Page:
|Publication number||US7250122 B2|
|Application number||US 09/928,247|
|Publication date||Jul 31, 2007|
|Filing date||Aug 10, 2001|
|Priority date||Aug 18, 2000|
|Also published as||CN1447740A, CN100389017C, DE60117573D1, DE60117573T2, EP1309437A2, EP1309437B1, US7517205, US20020051866, US20070292549, WO2002016106A2, WO2002016106A3|
|Publication number||09928247, 928247, US 7250122 B2, US 7250122B2, US-B2-7250122, US7250122 B2, US7250122B2|
|Inventors||Patrick W. Mullen|
|Original Assignee||Reflexite Corporation|
|Export Citation||BiBTeX, EndNote, RefMan|
|Patent Citations (103), Non-Patent Citations (8), Referenced by (2), Classifications (37), Legal Events (10) |
|External Links: USPTO, USPTO Assignment, Espacenet|
Differentially cured materials and process for forming same
US 7250122 B2
A structure includes a layer which includes a first cured portion and a second cured portion which are formed from a same light curable material. The first cured portion is cured to a first amount, and the second cured portion is cured to a second amount. The first amount is sufficiently different than the second amount to result in a visible discontinuity on the surface of the structure.
A method for forming a pattern in a radiation curable material includes providing between a radiation source and the radiation curable material, a pattern that can block a portion of the radiation from the radiation source. The material is cured with radiation from the radiation source to form a pattern in the radiation curable material.
1. A method for continuously forming an optical film from a radiation curable liquid material comprising:
providing a mold that defines a shape for optical structures to be formed in the optical film;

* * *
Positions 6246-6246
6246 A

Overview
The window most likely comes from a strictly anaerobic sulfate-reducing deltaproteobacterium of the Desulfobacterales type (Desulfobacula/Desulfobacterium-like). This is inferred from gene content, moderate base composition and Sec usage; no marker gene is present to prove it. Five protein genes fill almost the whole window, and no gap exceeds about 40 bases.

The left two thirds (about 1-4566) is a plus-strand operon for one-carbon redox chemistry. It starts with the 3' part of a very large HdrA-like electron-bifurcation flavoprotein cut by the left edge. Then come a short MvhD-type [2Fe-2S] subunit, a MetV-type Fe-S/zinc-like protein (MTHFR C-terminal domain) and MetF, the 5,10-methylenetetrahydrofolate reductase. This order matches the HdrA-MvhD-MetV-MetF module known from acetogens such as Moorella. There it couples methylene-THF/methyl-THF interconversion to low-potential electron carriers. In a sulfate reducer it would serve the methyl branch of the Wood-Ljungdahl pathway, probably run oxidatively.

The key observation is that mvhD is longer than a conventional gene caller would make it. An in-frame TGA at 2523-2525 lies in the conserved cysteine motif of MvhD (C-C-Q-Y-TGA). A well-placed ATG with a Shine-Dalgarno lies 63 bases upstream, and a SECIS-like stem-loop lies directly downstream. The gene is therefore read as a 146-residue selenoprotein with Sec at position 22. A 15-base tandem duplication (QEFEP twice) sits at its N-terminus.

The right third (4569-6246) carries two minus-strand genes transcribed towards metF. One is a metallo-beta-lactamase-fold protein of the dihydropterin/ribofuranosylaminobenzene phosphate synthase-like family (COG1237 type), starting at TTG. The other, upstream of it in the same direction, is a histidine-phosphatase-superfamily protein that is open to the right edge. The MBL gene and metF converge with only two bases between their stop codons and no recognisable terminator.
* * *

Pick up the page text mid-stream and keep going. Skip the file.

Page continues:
placing the radiation curable liquid material in the mold;
positioning a radiation transparent base film adjacent to the radiation curable liquid material in the mold;
positioning a radiation source such that it can irradiate the curable liquid material while the radiation curable material is in the mold;
overlapping a mask film on a base film, the mask film being disposed between the radiation source and the base film, wherein the mask film comprises a pattern that further defines areas of the optical film where curved portions are to be made in the shape of the optical structures as would otherwise be defined by the mold alone; and
simultaneously curing and patterning the liquid material by exposing it to the radiation source, wherein radiation passes through both the mask film and through the transparent base film at the same time, to reach the liquid material in the mold, and to thereby cure the liquid material and at the same time to pattern cured optical structures and further patterning the optical structures with the curved portions in their shape as a single step, the resulting curved optical structures thus being formed via differential exposure to radiation during the curing step, as caused by the mask film.
2. The method of claim 1 wherein the optical structure is formed in a surface of the optical film, opposite the base film.
3. The method of claim 1 wherein the radiation source emits ultraviolet light.
4. The method of claim 1 wherein the radiation curable liquid material is a monomer is selected from polyester, urethane, epoxy acrylates or methacrylates.
5. The method of claim 1 wherein the pattern is configured in the form of a logo, geometric form, or alphanumerics.
6. The method of claim 1 wherein the pattern is formed on the mask film.
7. The method of claim 1 wherein the radiation curable liquid is deposited between the base film and the mold.
8. The method of claim 7 wherein the pattern is removably placed on the base film.
9. The method of claim 1, wherein the optical structures comprise linear prisms, lenticular structures, cube-corner prisms, lens structures, and/or sub-wavelength structures.
10. The method of claim 1, wherein the optical structures are used in a display.
11. The method of claim 10, wherein the optical structures include a liquid crystal display.
12. The method of claim 1, wherein the pattern is used to mark the optical film.
13. A method for making a continuous optical film having parallel prism structures, the method comprising: